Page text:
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Governtment of Sri Lanka

The Care of Children 28 - Automatic transfers and their impact on rural schools

( Created date: 02-Feb-2013 )

After speaking at the Officer Career Development Centre on revolutionizing the Education System, I went on to my father’s home village, where his family had many years ago donated land for a school. Vijaya Maha Vidyalaya had developed over the years, with support sometimes from the family, most recently when one of my cousins arranged a health camp there, along with a cricket match between the Colombo Medical Team and the schoolboys, which I was privileged to watch. 
Vijaya had been one of only two schools in the Hambantota District (the other was a Muslim school in the Tissamaharama area if I remember aright) to being English medium when we started it way back in 2001. The first few years had been very successful, and I would enjoy dropping in on the classes and registering the enthusiasm of the Principal and the staff and the students.
But hard times hit the school with the retirement of the Principal, who had been a strict disciplinarian even while devoting himself to the welfare of the students. The Vice-Principal could not be promoted because he was not qualified, and someone was brought in from outside, and factionalism it seems broke out.
Subsequent Principals were not able to correct things, and indeed they were only Acting Principals, not Principals, for some problem about an advertisement has meant that there was a legal bar on new appointments to the Principals’ Service. Though I gather the latest Acting Principal is a good disciplinarian, I don’t suppose there will be a reversal in the trend whereby school numbers have practically halved over the last five years. Though it is a National School, Vijaya now has fewer than 400 students in attendance.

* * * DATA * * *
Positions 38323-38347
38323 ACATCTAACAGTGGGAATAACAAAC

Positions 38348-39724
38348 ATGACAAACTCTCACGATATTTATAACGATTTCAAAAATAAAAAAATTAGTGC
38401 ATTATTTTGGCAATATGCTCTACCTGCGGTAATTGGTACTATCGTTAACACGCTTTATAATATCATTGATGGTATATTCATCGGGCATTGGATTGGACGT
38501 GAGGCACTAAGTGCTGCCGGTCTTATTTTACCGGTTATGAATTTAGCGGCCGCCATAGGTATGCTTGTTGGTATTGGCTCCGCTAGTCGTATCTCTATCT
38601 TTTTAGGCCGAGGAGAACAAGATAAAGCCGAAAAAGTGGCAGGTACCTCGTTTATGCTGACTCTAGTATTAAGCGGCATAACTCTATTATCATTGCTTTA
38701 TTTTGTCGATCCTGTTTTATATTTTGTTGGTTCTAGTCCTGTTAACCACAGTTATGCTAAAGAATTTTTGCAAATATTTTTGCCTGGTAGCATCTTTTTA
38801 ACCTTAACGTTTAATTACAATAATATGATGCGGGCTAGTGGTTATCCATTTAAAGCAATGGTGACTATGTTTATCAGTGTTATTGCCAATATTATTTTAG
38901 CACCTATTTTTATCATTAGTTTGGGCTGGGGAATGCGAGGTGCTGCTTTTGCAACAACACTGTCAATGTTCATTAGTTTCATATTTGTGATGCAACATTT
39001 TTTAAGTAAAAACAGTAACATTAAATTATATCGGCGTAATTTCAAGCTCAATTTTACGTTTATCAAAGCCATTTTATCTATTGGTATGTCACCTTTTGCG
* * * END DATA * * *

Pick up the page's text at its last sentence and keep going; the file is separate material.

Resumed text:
This number is likely to go down still further because a number of teachers have recently been transferred. This is in line with the policy the Ministry of Education has decided not to follow, of transferring teachers who have served in a particular school for over ten years.
I do not myself think transferring teachers in general makes sense, and I have long argued that we should move as soon as possible to the policy the President enunciated, of School Based Teacher Recruitment. However I can understand a need to send teachers to rural schools that are without them, and to get rid on excesses in urban schools. 
However, in this instance the Ministry seems to have followed a formulaic approach, which has meant sending away teachers from a rural school, some of whom live in the area so that they now have to travel a long distance to Tangalle. Conversely teachers entrenched in Tangalle have been transferred here, but unfortunately they do not seem to have taken the orders seriously. One is apparently the wife of a Director of Education and has not moved, while another who is a celebrated tuition master turned up for one day, and has not appeared since.